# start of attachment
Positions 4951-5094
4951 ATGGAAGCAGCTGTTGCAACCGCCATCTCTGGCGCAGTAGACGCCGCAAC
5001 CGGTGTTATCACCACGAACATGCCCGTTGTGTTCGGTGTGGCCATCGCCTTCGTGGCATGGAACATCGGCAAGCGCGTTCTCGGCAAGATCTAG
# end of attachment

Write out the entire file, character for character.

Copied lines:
Positions 4951-5094
4951 ATGGAAGCAGCTGTTGCAACCGCCATCTCTGGCGCAGTAGACGCCGCAAC
5001 CGGTGTTATCACCACGAACATGCCCGTTGTGTTCGGTGTGGCCATCGCCTTCGTGGCATGGAACATCGGCAAGCGCGTTCTCGGCAAGATCTAG